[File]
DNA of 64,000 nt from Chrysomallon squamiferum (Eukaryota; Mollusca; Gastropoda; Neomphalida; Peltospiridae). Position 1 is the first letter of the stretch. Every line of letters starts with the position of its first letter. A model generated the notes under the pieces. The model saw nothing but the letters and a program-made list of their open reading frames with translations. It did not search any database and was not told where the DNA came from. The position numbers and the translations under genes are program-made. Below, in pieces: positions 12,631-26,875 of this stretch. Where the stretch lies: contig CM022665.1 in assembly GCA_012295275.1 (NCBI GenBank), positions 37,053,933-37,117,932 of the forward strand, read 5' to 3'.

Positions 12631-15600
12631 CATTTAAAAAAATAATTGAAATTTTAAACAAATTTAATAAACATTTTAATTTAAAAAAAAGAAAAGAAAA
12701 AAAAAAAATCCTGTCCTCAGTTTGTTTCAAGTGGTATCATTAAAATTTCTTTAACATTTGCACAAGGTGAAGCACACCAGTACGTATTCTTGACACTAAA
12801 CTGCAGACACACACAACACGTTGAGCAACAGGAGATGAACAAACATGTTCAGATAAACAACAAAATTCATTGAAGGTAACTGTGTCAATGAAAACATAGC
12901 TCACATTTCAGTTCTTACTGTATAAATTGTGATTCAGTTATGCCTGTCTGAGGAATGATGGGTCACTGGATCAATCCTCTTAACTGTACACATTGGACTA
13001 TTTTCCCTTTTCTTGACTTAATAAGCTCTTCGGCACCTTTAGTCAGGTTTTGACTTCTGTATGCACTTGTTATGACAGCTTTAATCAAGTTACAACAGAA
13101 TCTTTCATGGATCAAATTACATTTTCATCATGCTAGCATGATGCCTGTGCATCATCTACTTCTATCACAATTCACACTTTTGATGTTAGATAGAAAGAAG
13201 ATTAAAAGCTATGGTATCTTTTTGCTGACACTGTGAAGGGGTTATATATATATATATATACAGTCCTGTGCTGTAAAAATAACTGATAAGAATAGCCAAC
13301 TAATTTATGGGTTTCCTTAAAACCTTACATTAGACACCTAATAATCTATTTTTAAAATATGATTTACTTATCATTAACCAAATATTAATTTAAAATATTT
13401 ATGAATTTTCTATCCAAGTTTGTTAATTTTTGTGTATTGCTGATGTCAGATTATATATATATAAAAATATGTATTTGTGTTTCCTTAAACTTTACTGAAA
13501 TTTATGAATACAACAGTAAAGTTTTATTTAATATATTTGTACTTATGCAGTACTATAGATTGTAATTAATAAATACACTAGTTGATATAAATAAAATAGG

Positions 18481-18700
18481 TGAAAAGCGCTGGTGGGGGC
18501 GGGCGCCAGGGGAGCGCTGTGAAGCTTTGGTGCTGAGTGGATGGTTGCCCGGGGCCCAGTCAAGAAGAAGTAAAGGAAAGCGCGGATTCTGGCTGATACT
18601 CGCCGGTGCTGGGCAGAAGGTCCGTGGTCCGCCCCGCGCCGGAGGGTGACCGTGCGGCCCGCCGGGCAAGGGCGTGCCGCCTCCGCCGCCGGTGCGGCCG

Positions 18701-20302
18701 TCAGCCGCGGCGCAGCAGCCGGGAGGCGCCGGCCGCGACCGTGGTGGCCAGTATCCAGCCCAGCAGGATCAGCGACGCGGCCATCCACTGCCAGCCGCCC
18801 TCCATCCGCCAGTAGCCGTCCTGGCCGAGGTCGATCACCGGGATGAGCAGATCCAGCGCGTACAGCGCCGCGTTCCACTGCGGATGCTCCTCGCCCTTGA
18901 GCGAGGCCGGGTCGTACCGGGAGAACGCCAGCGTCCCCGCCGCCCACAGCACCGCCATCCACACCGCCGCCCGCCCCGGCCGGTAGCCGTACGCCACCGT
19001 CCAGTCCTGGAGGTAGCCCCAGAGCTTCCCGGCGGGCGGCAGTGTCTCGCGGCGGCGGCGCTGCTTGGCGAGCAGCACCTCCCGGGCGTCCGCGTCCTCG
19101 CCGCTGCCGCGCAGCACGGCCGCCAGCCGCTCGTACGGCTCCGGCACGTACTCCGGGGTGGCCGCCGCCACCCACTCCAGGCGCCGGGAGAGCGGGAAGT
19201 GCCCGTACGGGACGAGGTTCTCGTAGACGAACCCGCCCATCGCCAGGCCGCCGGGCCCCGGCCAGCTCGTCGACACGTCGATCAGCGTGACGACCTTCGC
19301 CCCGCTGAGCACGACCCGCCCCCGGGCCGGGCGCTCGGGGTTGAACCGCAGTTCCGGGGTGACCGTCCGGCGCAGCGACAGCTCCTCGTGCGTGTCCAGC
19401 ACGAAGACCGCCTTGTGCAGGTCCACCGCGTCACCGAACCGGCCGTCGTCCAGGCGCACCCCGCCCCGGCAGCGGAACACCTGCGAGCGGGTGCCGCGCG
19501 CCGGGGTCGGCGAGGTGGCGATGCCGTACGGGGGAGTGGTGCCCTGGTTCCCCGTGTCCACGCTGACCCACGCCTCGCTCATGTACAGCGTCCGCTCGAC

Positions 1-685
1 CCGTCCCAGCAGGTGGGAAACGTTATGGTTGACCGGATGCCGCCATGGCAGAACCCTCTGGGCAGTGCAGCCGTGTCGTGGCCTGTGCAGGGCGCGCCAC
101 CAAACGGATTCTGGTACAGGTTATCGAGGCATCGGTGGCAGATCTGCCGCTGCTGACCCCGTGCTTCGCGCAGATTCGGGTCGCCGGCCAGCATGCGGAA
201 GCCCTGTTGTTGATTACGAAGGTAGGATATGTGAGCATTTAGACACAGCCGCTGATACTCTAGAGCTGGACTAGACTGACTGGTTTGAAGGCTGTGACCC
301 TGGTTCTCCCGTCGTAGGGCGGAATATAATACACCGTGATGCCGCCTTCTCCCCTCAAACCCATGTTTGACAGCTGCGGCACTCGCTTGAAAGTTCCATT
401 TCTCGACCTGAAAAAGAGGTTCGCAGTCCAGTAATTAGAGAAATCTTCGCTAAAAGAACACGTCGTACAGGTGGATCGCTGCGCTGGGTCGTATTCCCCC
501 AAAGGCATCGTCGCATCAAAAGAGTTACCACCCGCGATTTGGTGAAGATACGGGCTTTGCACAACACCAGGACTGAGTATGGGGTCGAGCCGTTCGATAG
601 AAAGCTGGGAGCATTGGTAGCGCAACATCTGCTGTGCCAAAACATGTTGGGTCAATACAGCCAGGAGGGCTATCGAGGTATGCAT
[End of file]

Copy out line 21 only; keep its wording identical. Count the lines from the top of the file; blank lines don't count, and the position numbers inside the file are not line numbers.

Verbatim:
19001 CCAGTCCTGGAGGTAGCCCCAGAGCTTCCCGGCGGGCGGCAGTGTCTCGCGGCGGCGGCGCTGCTTGGCGAGCAGCACCTCCCGGGCGTCCGCGTCCTCG